Kafka On The Shore

Haruki Murakami’s contemporary classic Kafka On The Shore is a gradually growing dreamscape, pulling us in inexorably into a fantastical space where memories, dreams, and parallel worlds blur together, setting the characters on a journey determined by fate long ago.  This is the odyssey of Kafka Tumara, 15 years old, running away from home; and the simple, ageing Nakata, who can talk to cats and whose quiet life is turned upside down.  Borrowing from odd American cultural icons, Greek mythology, modernist philosophy, Murakami weaves a tale of increasing oddity.

To escape his father’s dark prophesy, and after scrupulous preparation, Kafka leaves home in Tokyo.  Long after his mother and sister leave him, he leaves himself, searching but not searching for them and any other place that is not his father’s home.  Kafka’s chapters alternate with that of Nakata, beginning with transcripts from witnesses of an odd event during World War II: during one primary school excursion, all the children loose consciousness, becoming unresponsive but with eyes wide open, looking at something beyond.  Within hours, they all recover with the exception of Nakata: and the once brilliant boy having lost all memory of what has come before wakes with the ability to converse with cats.  While both Kafka and Nakata share a ritual in their worlds, there is nuance and differentiation to their narration, as their beautiful and inescapably sad stories are told.  Slowly but surely, their stories are infused with more magic and unreality as they are pulled into parallel journeys where the path is clear, but not quite.

The impression I had at the end of this book is very far from the one I ended with.  As the fantasy slowly infuses further into the world, it becomes increasingly visceral and Oedipal; a place with so many metaphors it becomes hard to establish what to accept and what to interrogate.  This is ok, and a challenging piece of literature is a good thing, but let’s get down to it: Kafka kills his father and has sex with his mother.  Or, in this increasingly dream-like world, does he?  The basic Oedipus myth tells us this is going to happen but when it does, maybe, the cool almost detached tone of the boy makes it more troubling than it already is: does he have any agency in his life, in what he is doing with his family, and what is happening to him?  Is this life, or a made up memory, a projection, a fantasy?  Initially on the surface, it also seems that the “not very bright” Mr Nakata exercises little control in his own story, but as he is propelled on, he has a strength and insight beyond any imagining.  At no point in the increasingly odd story did I put the book down in disgust or confusion or disbelief.  But once away from he world, I think about what has just happened, and I shake my head at what is going on.

There is a beauty in what Murakami is creating but at times the phrasing is clumsy and awkward.  It’s hard to know if this is Murakami, or his translator (in this edition, published by Vintage Books in 2005, it’s Philip Gabriel) but it was disappointing that it was sometimes so jarring.  On the whole though, the creeping-up feeling of the fantasy world, is masterful, slowly slipping from within the realm of experience to the magical: the witching hour where you don’t know if it’s a dream or reality, fish raining from the sky, lost World War II soldiers never ageing in a forest, a ghost-like pimp taking you to a beautiful, Hegel-spouting prostitute.  There is no justification or explanation, just a gradual slide into this parallel magical space.  Maybe this is ok, but as Colonel Sanders (yes, Colonel Sanders) says about half way through, “Anton Chekhov put it best when he said, ‘If a pistol appears in a story, eventually it’s got to be fired.'”.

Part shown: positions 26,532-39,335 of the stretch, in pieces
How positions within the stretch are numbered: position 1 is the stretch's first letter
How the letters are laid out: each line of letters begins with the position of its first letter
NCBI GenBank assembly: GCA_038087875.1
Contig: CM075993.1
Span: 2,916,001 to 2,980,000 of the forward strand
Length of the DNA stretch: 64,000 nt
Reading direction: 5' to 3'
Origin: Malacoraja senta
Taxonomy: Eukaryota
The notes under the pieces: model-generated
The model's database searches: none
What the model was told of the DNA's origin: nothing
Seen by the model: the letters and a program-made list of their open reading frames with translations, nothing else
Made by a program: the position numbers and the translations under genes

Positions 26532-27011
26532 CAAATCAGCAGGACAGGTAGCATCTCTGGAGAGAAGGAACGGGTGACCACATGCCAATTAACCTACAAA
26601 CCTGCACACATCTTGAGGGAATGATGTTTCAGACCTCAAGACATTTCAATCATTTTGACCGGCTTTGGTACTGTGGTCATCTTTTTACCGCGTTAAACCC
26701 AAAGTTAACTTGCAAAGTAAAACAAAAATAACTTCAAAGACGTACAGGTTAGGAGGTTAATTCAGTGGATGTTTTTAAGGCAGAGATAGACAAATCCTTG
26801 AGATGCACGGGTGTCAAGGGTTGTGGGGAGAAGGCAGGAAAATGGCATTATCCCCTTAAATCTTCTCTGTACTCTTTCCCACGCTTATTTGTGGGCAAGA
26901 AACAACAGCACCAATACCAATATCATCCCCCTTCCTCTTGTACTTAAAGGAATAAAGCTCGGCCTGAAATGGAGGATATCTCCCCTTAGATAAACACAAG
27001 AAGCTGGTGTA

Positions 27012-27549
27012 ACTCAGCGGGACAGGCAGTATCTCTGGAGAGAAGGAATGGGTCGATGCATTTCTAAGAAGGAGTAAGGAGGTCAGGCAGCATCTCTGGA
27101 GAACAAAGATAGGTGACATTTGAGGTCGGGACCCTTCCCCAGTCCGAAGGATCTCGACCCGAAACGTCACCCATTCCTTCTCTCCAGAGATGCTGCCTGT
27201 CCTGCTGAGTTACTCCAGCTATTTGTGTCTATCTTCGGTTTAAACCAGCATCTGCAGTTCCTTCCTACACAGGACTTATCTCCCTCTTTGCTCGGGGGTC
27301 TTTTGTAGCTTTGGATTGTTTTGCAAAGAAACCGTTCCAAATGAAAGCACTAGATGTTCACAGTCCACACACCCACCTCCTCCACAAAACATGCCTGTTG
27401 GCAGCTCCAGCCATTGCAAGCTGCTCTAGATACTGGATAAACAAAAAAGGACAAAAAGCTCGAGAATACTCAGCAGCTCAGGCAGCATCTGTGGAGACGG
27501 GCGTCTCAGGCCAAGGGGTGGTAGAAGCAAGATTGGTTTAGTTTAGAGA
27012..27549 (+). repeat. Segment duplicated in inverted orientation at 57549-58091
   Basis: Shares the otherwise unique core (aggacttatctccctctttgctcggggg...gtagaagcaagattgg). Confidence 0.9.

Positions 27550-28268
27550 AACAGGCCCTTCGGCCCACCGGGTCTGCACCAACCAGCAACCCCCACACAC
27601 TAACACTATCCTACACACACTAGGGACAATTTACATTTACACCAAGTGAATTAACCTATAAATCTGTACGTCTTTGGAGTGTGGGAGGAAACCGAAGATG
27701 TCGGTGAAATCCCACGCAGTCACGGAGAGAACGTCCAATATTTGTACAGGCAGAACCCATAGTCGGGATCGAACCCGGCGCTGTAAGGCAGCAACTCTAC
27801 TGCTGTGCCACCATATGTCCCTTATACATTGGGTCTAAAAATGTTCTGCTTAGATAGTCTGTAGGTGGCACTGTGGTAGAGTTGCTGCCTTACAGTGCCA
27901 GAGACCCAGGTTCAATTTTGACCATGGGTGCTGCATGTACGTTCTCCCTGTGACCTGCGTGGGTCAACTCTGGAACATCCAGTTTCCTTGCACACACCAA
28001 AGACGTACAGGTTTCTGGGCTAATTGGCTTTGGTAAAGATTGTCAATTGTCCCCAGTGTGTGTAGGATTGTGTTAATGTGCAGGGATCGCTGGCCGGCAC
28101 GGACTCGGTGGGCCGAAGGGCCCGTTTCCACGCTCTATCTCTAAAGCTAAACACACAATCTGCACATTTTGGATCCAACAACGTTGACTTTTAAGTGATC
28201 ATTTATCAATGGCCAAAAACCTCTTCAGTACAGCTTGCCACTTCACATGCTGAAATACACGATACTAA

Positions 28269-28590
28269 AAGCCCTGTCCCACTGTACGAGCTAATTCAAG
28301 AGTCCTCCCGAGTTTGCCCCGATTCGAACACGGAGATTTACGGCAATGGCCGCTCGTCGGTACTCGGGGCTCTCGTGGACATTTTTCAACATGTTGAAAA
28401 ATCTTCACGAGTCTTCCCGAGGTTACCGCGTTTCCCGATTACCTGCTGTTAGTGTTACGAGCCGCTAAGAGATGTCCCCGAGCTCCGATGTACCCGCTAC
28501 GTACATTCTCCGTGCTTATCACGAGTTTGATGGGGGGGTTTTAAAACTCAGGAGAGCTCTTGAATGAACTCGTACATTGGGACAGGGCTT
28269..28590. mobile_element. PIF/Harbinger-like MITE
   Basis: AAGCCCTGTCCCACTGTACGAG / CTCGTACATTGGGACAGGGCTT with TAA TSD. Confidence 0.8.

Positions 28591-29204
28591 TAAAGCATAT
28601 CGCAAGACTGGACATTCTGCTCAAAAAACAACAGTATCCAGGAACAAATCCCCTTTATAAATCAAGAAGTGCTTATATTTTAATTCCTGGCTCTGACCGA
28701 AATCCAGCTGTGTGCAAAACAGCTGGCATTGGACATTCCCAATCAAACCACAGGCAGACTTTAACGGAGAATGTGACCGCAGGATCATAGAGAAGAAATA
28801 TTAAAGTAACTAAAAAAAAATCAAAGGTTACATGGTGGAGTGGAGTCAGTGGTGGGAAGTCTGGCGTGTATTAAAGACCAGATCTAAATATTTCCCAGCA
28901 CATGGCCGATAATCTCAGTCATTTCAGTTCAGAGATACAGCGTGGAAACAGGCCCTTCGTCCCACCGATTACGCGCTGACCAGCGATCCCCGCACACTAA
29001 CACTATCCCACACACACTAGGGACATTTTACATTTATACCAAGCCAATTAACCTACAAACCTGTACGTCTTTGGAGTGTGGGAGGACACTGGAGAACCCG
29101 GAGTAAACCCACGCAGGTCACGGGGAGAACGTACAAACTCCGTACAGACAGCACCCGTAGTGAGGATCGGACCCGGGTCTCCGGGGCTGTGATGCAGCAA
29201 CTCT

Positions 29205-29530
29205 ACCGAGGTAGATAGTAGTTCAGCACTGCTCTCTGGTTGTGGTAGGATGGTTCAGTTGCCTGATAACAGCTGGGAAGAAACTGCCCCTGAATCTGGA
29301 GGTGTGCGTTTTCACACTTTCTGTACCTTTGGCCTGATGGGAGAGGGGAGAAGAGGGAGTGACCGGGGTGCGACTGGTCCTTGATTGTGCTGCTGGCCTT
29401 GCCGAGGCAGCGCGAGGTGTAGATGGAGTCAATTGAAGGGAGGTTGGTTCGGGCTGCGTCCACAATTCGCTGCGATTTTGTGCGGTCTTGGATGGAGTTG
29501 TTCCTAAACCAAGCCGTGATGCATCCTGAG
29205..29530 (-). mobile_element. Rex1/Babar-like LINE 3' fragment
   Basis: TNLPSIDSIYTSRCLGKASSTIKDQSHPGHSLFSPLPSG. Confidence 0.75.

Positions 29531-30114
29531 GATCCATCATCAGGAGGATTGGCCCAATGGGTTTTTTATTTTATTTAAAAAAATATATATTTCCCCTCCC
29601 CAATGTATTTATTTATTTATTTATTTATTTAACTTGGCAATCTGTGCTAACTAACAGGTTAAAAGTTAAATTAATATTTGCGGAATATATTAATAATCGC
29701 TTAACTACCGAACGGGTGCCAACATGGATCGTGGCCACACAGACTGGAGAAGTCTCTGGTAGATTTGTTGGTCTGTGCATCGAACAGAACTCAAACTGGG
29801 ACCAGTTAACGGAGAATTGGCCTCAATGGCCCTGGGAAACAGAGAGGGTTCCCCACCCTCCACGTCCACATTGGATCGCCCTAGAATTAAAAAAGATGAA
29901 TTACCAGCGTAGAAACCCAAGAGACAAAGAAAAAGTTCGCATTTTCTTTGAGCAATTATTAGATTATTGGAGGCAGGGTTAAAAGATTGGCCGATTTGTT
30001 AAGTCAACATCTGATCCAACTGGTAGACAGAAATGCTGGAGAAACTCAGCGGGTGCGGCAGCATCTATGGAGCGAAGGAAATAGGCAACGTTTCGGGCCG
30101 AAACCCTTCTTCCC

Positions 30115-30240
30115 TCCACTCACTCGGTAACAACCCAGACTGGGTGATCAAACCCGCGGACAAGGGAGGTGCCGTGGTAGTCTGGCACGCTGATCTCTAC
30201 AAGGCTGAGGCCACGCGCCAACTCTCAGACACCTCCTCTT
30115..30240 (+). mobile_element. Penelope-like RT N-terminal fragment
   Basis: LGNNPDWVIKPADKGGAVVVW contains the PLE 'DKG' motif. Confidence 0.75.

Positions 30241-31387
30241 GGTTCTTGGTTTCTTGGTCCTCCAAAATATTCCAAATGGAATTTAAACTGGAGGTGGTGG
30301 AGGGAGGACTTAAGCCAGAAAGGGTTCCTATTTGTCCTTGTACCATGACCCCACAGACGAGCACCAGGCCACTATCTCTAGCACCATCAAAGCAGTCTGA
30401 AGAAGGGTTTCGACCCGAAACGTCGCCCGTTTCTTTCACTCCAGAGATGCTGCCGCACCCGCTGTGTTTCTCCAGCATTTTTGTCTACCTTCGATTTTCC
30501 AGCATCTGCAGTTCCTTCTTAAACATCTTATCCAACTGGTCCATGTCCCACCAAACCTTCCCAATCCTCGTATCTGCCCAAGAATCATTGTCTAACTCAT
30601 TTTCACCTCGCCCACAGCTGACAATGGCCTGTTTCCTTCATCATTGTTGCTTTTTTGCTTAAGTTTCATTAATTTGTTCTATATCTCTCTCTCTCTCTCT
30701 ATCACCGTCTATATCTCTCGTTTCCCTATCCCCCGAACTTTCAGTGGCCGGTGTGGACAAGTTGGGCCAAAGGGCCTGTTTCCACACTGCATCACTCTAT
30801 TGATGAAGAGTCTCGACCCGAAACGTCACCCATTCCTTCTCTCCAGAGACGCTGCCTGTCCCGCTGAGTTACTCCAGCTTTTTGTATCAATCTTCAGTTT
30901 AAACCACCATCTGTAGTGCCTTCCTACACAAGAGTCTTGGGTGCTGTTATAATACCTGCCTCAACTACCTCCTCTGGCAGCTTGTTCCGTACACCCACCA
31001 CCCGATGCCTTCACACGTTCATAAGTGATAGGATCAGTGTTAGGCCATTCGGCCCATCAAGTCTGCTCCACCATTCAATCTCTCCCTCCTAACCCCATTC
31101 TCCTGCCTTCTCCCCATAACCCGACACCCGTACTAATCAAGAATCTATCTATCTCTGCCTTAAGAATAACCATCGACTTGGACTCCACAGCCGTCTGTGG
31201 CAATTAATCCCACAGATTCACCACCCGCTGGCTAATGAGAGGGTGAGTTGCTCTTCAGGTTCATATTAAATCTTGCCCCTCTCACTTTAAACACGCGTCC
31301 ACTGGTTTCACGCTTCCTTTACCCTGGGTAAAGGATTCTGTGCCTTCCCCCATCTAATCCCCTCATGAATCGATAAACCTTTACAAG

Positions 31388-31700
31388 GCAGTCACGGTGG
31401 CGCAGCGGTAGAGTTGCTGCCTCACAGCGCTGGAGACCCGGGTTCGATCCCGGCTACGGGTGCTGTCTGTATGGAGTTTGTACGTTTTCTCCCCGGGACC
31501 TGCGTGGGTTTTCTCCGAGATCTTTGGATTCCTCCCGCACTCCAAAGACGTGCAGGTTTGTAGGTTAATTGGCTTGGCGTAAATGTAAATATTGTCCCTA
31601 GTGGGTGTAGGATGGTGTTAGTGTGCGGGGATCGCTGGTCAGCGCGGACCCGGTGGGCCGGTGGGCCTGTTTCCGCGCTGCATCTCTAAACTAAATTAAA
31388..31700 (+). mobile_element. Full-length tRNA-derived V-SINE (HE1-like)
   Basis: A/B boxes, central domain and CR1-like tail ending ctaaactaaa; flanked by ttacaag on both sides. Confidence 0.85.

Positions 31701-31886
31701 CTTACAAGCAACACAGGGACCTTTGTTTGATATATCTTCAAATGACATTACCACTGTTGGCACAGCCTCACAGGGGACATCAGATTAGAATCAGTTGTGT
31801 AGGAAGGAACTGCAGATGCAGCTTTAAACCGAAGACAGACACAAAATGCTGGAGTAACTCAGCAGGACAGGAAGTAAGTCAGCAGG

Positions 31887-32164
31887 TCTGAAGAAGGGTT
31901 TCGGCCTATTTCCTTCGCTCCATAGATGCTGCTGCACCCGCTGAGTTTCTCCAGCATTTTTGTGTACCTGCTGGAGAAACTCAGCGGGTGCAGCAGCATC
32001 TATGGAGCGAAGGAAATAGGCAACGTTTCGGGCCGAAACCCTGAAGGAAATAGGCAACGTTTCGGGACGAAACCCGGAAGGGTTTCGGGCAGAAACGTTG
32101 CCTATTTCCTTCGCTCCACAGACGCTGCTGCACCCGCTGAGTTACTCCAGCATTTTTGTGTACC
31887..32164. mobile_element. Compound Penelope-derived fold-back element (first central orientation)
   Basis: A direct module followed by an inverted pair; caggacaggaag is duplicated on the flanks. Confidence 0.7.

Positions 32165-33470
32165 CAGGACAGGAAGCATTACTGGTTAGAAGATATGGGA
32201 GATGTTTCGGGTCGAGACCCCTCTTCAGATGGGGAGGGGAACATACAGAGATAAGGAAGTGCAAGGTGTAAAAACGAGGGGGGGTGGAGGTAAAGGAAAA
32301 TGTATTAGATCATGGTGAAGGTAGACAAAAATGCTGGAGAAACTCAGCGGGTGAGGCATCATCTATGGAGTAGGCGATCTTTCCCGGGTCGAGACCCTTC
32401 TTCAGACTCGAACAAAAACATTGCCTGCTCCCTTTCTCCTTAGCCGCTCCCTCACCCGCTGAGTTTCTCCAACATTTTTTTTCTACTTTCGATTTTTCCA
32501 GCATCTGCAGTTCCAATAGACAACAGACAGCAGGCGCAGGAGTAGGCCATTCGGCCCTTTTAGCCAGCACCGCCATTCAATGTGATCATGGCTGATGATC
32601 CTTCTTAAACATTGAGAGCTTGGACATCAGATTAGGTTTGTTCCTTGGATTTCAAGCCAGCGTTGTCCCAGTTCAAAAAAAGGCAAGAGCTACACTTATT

I still don’t quite know what happened to me while reading this book: there are so many elements that feel ridiculous or nonsensical, and on further examination I still can’t – and perhaps don’t want to – understand if they are justified.  Kafka’s 15-year-old-boy obsession with his own penis (cleaning it, what colour it is, when it gets hard) while easily equatable to the penis envy of the Oedipal element in the book seems both understandable and unnecessary.  There are ghost characters, a flute to harvest souls, a girl/woman who died at 20 but predicted and lives on into the future, a what-the-hell battle between a man in a red tracksuit and a crow.  I suppose all these elements layer into one another to create this magical realist world, but the surreal outlandishness of it doesn’t always feel okay.

Kafka On The Shore is magical, confronting, disturbing, and a little bit bitingly beautiful.  There is so much left unanswered, but it doesn’t feel like Murakami has forgotten to fill us in, but the fates have just not told that bit of the story yet.  This book is huge in scope, bewildering and spellbinding: the same power that propels Kafka and Nakata propels the reader into this challenging and magical story.

5 thoughts on “Kafka On The Shore

  1. It is magical and you don’t mind being taken on this journey at all as it dies not present a threat and the relationships bwteen characters are friendly. This is reassuring and calming so you let the author take you with him into this strange world.

    I enjoyed it too.


  2. Perhaps I ought to reread this book; it was the first Murakami I read, which coincided with getting my wisdom teeth out. You’ve seen the photos Mia, you know how well I came out of that! I don’t remember all that much about it except that it was weird, and I obviously liked it because I’ve been working through Murakami since.


    • It’s definitely weird, but that’s ok! I wonder if re-reading now you’re in a rather different place will change how much you like that weird…?


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